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European Observatory on Health Systems and Policies

Bulgaria


Health Systems in Transition (HiT) profile of Bulgaria

3.4 Out of pocket payments

OOP payments amounted to €1770.82 million in 2015, accounting for 47.7% of total health expenditure, 3.9% of GDP and €583.50 purchasing power standard per capita (Eurostat, 2018). In 2015, only five EU Member States had higher OOP payments per capita (Cyprus ranks first with 698 purchasing power standard, followed by Austria, Norway, Belgium and Finland). What is more, OOP expenditure per capita in purchasing power standards increased 1.6 times in comparison with 2010 and more than three times compared with 2003 (Eurostat, 2018). Out of total OOP expenditure, pharmaceuticals account for approximately two thirds, followed by outpatient (curative and rehabilitative) care accounting for 15%, and inpatient care accounting for an additional 9% (Fig3.10).

3.4.1 Cost-sharing (user charges)

Cost-sharing was established by the 1998 Health Insurance Act in the form of co-payments (referred to as user fees) for visits to physicians, dentists, laboratories and hospitals for the use of services covered by the NHIF (see Table3.5). User fees apply to all patients with some exceptions: children, pregnant women and women up to 45 days after delivery, patients suffering from chronic diseases listed in the NFC, patients with malignant neoplasms, medical professionals, those with income below a certain threshold and some other groups. The reduced user fees for retired individuals of BGN 1 (€0.51) per outpatient visit, introduced in mid-2008 and abolished in 2011, were restored in 2013. The NHIF pays the difference between the reduced and full user fees for pensioners to the outpatient care providers. Funds for this payment come from the state budget and are transferred to the NHIF by the MoH.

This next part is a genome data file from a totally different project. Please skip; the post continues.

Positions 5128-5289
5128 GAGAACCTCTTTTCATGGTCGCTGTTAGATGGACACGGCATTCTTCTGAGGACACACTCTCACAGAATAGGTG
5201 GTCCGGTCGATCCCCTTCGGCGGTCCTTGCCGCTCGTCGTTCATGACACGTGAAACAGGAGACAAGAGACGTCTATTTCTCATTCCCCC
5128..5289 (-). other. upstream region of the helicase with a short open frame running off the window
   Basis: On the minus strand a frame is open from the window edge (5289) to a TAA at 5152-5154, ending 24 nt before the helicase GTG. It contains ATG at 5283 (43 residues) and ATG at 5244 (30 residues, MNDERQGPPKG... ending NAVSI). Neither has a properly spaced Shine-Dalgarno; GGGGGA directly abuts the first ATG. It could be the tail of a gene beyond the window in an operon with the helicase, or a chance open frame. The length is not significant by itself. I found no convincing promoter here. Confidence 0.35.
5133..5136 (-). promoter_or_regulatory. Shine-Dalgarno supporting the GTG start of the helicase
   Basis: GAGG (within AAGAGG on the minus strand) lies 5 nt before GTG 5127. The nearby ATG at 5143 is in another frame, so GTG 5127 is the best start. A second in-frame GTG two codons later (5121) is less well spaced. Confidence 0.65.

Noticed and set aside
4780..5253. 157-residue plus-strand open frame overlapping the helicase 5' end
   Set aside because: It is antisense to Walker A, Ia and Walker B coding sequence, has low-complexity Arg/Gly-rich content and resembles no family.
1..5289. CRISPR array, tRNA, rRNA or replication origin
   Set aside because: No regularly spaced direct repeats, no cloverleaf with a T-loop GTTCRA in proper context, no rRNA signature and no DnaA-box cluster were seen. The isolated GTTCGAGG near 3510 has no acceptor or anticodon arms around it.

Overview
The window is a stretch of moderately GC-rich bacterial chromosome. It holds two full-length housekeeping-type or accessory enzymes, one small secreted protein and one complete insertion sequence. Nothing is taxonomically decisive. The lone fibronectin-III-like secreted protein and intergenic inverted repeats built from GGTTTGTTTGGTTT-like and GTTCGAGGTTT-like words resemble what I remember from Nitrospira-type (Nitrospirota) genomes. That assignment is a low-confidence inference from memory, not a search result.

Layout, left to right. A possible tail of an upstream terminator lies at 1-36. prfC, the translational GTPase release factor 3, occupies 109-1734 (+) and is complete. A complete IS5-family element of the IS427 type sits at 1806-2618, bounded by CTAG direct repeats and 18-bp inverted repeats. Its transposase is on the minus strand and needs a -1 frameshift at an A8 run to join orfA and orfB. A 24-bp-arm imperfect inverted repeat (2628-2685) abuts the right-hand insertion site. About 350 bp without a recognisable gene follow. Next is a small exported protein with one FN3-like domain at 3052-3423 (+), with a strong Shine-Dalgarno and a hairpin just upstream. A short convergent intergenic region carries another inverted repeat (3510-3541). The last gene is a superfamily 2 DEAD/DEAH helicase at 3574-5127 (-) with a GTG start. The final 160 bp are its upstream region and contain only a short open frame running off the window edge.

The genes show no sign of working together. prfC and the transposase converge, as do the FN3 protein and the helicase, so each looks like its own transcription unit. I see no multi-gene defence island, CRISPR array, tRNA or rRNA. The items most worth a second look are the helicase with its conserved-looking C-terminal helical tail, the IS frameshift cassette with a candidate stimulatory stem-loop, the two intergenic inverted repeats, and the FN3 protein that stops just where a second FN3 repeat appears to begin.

User fees are paid by the patients directly to the provider at the point of delivery.

Until 2012, user fees were defined as a fixed percentage of the minimum monthly salary (MMS) depending on the type of health care service used (for example, 1% of MMS per outpatient visit and 2% of the MMS per day of hospitalization up to 10 bed-days per year). Hence, user fees have been rising with increases of the MMS. The MMS is the lowest salary that employers can pay by law. It rose from BGN 79 (€40.4) in 2000 to BGN 290 (€148.3) in 2012 and to BGN 510 (€260.7) in 2018. Since 2012, user fees were fixed through a Decree of the CoM at BGN 2.90 (€1.50) per outpatient visit and BGN 5.80 (€2.96) for each day of hospitalization for up to 10 days per year.

Patients have to make a co-payment for dental services included in the basic benefit package. The same applies to cost-sharing in pharmaceutical care. Some pharmaceuticals included in the positive list are fully paid by the NHIF but patients have to make a co-payment for others. Co-payments are specified in the NFC (see subsection 3.7.1 Paying for health services).

Despite concerns over their regressive nature, co-payments are seen as a means of restricting avoidable demand for health care and are an additional source of revenue for the providers, which can be used to maintain practices and procure medical equipment and consumables.

Another form of cost-sharing may exist in hospitals when patients pay for luxury hotel services such as a single room, television or choice of a physician/team. The extra billing is based on the hospital’s price list and can differ from one hospital to another. In 2010, it became evident that there are big variations in prices for choosing a physician in the hospital sector (according to some media between €25 and €5000). To remedy this situation, maximum billing levels for choosing a physician and/or team were introduced. As of 2011, hospitals can charge a patient who wishes to choose his/her physician up to BGN 700 (€357) and a patient who wishes to choose a team up to BGN 950 (€485).

In public hospitals patients can choose from the so-called “VIP” services (for example, a “VIP” room). In most private hospitals all patients pay additional fees for luxury conditions because the hospitals do not have “regular” rooms. Extra billing for luxury conditions and choice of physician are included in the total reimbursement level. These extra services are an integral part of the overall hospital stay of the patient and cannot be used separately and independently from the medical services.